1. ## Identity proof

I have to prove that if $|x| <> 1, y <> 0, y<>-x$ then identity is valid:

$\frac{x^2-1}{y^2+xy}\cdot(\frac{1}{1-\frac{1}{y}}-1)\cdot\frac{1-xy^3-y^4+y}{1-x^2}=\frac{y^2+y+1}{y}$

I have try to prove it.This what I have done:

$\frac{x^2-1}{y^2+xy}\cdot(\frac{1}{y-1})\cdot\frac{1-xy^3-y^4+y}{1-x^2}=\frac{y^2+y+1}{y}$

$\frac{(1-x^2)(-1+xy^3+y^4-y)}{(y^2+xy)(y-1)(1-x^2)}=\frac{y^2+y+1}{y}$

$\frac{(-1+xy^3+y^4-y)}{(y^2+xy)(y-1)}=\frac{y^2+y+1}{y}$

$\frac{-1+xy^3+y^4-y}{y^3-y^2+xy^2-xy}=\frac{y^2+y+1}{y}$

$\frac{y(-1+xy^3+y^4-y)}{y(y^2-y+xy-x)}=y^2+y+1$

$\frac{-1+xy^3+y^4-y}{y^2-y+xy-x}=y^2+y+1$

$-1+xy^3+y^4-y=(y^2-y+xy-x)(y^2+y+1)$

$-1+xy^3+y^4-y=-x+xy^3+y^4-y$

$x=1$

So identity is not valid.
Am I right?

2. Did you make a mistake when you multiplied the 3 terms by the 4 terms?
And I also do not understand what all that stuff in the beginning is?

3. Originally Posted by ThePerfectHacker
Did you make a mistake when you multiplied the 3 terms by the 4 terms?
I don't think so, I checked.

Originally Posted by ThePerfectHacker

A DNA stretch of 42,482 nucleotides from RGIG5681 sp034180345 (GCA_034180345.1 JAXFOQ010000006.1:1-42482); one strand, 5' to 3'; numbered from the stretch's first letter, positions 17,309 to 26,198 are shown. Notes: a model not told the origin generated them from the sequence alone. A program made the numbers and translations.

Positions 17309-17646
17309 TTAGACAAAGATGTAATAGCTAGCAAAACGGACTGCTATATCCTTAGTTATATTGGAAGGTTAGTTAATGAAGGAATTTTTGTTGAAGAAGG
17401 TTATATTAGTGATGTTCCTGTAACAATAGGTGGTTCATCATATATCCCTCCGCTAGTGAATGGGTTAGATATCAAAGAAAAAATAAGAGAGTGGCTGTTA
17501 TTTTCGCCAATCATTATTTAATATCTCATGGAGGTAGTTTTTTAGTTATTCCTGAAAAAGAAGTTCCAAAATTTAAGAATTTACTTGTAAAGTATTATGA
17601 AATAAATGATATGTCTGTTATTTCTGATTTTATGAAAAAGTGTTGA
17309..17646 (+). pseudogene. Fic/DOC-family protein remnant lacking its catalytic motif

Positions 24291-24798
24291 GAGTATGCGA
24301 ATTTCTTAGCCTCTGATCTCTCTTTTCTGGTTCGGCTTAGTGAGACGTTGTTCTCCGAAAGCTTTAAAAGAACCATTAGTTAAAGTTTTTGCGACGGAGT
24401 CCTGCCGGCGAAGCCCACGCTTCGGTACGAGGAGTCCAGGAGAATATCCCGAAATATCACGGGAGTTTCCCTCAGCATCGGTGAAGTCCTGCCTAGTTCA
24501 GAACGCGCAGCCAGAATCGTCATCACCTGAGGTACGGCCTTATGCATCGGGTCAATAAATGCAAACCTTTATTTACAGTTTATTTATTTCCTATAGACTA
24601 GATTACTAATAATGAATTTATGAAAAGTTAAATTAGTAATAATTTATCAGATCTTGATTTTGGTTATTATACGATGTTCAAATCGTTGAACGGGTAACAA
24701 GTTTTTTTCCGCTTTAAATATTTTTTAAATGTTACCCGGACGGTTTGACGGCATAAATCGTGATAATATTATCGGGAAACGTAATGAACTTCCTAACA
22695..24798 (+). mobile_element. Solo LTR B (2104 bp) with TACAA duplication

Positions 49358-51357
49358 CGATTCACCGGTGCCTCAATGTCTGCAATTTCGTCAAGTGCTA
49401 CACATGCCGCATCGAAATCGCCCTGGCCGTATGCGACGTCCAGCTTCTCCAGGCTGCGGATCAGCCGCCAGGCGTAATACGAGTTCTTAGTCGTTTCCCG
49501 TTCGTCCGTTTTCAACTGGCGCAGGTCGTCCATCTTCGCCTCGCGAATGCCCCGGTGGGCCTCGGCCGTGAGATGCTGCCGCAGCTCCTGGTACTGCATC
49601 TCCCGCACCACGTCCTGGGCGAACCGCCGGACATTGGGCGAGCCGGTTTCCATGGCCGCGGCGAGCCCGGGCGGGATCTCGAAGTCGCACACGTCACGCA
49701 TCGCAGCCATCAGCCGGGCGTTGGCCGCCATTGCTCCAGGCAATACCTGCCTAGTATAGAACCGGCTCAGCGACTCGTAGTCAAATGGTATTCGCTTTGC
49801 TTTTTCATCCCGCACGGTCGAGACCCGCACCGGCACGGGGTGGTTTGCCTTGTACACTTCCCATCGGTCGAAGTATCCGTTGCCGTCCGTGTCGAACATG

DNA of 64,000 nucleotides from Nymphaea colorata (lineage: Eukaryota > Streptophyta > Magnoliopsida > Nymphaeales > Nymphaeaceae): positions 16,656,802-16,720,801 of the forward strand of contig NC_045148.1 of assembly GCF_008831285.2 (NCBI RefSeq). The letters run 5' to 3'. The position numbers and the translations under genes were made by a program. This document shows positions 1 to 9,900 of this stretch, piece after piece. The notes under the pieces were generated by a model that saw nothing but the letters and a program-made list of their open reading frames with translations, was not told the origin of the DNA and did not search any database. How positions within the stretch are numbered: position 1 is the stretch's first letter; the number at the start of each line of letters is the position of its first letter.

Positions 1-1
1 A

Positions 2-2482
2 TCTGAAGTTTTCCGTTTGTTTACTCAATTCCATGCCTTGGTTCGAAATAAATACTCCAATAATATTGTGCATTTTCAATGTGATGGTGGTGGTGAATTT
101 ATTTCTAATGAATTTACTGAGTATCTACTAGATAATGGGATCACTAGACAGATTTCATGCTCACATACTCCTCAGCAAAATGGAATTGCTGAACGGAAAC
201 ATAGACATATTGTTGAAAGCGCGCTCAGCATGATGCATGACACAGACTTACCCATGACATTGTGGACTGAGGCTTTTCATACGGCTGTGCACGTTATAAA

And I also do not understand what all that stuff in the beginning is?
What do you mean exactly?

4. I also checked, confirmed.

That means that if the identity is true then $x=1$ which means that if $x$ is anything else from 1 then it is false. Which means it cannot be an identity.

5. Originally Posted by DenMac21
I have to prove that if $|x| <> 1, y <> 0, y<>-x$ then identity is valid:

$\frac{x^2-1}{y^2+xy}\cdot(\frac{1}{1-\frac{1}{y}}-1)\cdot\frac{1-xy^3-y^4+y}{1-x^2}=\frac{y^2+y+1}{y}$

I have try to prove it.This what I have done:

[...skip...]

$x=1$

So identity is not valid.
Am I right?
As in proving trig identities, here it is better to check first if the probvlem identity is true for a numerical substitution.
Try x=0 and y=2.
You get the LHS to be 13/4, while the RHS to be 7/2.
LHS <> RHS, hence, not an identity.

So no need to crack cranium for those x's and y's.

6. Originally Posted by ThePerfectHacker
I also checked, confirmed.

That means that if the identity is true then $x=1$ which means that if $x$ is anything else from 1 then it is false. Which means it cannot be an identity.
The " $|x| <> 1, y <> 0, y<>-x$" is meant to be the set of conditions:

$x^2 \ne 1, y \ne 0, y \ne -x$

RonL